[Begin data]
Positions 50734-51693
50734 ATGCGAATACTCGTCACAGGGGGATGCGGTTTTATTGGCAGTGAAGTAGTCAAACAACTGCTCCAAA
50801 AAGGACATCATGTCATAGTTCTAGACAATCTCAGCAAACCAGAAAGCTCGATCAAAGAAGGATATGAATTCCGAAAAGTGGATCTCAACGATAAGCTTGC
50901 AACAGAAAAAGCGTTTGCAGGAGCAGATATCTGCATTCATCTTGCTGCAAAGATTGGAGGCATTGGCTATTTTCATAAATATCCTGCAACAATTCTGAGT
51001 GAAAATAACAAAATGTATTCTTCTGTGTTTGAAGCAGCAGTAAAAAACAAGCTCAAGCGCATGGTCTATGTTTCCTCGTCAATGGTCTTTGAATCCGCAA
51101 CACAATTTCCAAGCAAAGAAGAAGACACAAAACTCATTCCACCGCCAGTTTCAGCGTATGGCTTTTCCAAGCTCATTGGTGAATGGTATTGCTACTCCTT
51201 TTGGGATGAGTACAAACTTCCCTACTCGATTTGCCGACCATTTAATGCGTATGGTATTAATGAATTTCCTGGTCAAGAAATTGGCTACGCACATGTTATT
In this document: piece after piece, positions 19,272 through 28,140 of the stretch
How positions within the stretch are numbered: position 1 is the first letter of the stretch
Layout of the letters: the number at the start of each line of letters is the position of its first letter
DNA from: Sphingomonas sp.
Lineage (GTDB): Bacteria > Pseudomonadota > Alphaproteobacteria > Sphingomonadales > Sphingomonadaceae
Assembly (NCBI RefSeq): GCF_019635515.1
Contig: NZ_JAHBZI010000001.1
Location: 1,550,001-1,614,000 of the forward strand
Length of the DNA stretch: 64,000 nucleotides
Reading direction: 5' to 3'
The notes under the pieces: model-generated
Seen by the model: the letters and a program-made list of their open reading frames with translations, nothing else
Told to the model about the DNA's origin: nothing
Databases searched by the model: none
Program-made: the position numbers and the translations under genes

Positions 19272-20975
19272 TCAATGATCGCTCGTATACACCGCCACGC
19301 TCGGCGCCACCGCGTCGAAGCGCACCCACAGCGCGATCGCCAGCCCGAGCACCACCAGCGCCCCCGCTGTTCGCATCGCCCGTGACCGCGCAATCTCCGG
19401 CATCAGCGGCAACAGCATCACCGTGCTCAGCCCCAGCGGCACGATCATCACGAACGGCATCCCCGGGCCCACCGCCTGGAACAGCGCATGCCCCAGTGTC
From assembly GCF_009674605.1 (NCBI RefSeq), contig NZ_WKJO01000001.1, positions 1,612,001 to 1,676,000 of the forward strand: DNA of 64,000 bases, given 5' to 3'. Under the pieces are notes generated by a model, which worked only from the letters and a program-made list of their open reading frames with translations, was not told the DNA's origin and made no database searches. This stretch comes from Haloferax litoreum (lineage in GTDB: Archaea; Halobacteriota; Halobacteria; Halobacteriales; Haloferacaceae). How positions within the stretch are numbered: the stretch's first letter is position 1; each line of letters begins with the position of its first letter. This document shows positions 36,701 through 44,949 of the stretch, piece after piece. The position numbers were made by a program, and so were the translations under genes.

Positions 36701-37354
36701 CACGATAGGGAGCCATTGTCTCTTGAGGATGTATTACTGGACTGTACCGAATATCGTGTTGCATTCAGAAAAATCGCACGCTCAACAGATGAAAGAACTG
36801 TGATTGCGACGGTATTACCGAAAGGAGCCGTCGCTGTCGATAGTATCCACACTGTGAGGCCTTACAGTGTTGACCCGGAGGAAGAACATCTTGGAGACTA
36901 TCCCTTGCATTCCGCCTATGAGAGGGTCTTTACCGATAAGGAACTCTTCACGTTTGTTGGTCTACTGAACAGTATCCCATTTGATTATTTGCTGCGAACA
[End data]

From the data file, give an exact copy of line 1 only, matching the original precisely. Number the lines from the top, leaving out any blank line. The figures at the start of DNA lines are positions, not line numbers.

Positions 50734-51693